Please update your bookmarks to!

Saturday, February 19, 2011

Females Down for the Count

How much is a victory worth if you didn't win?

On Thursday Cassy Herkelman had to confront this question as she became the first female to "win" a match in Iowa's state wrestling tournament for high school students.  Her opponent, Joel Northtrup, a favorite in the 112-pound weight class, defaulted rather than face a girl on the mat.  Northtrup cited his religious convictions (he is a student homeschooled by his evangelical minister family, but he wrestles on his local public school's team [the legal fight that allowed homeschooled students to participate on sports teams is interesting, if you are ever interested]).

None of Herkelman's other opponents refused to face her and she was eliminated after losing two matches. The other female competitor, Megan Black, also lost all of her matches, with no opponents declining to face her.  So it's possible Northtrup was afraid to lose to a girl and his religious beliefs were a convenient excuse (I am in no position at all to judge the strength of his convictions, I'm merely suggesting an alternative hypothesis in the tradition of Larry Summers).

Is this Title IX run a muck? Should males and females be segregated even if there isn't a separate but equal system in place?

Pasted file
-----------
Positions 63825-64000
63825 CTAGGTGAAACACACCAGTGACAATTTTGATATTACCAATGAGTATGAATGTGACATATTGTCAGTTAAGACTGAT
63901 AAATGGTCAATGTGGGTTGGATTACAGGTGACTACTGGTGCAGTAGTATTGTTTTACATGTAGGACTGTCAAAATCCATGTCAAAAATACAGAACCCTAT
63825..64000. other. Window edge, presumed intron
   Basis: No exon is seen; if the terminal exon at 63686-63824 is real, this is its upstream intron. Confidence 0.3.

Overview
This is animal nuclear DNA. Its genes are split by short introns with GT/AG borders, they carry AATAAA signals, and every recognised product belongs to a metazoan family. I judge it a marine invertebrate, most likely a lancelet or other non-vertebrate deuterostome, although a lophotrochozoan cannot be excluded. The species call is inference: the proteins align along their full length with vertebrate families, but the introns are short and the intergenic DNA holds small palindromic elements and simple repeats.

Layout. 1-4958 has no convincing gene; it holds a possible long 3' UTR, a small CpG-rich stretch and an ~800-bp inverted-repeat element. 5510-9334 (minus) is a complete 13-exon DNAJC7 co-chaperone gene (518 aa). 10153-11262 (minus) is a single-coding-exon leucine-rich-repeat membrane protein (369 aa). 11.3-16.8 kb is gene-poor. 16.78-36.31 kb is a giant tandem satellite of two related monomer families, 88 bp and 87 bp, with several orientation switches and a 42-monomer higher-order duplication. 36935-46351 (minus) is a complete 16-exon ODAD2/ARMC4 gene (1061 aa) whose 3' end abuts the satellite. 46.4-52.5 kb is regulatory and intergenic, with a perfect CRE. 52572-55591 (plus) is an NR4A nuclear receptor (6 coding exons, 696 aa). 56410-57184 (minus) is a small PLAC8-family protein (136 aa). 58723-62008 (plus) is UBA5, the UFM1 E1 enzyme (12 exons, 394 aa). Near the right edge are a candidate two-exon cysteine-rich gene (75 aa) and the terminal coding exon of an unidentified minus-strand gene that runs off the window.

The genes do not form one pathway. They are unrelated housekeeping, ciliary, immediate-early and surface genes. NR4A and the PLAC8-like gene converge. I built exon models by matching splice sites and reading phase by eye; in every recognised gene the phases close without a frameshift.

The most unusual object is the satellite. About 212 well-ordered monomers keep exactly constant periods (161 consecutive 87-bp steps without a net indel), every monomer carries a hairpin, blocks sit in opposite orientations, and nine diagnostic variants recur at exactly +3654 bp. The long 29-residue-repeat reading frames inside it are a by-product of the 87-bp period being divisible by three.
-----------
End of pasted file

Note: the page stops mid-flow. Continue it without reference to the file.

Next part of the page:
Based on my research on gender, sports, and injuries, I believe that boys and girls should have separate competitive outlets when it comes to physical sporting activities.  This is especially true after puberty when male and female bodies start to drastically differ in their amounts of body fat and muscle (at younger ages I have actually observed, and some research has shown, a bigger advantage for girls because they tend to have more mental acuity to pick up rules of the game and teamwork than their male peers).  Sure in wrestling there are weight categories, so it is a fairer fight.  But a 112 lb. female body and a 112 lb. male body at age 15 usually look quite different.

However, I certainly do not believe that wrestling should be off-limits to females because it is a "violent, combat" sport-- as described by Joel Northtrup. On the contrary, I believe girls capable of impressive performances in any sport, developing physical strength and character skills that will help them compete with men in other arenas later in life.  When competitive outlets don't exist for females though, they need to face males to develop their skills so they aren't shout out completely, either in the present or in the future.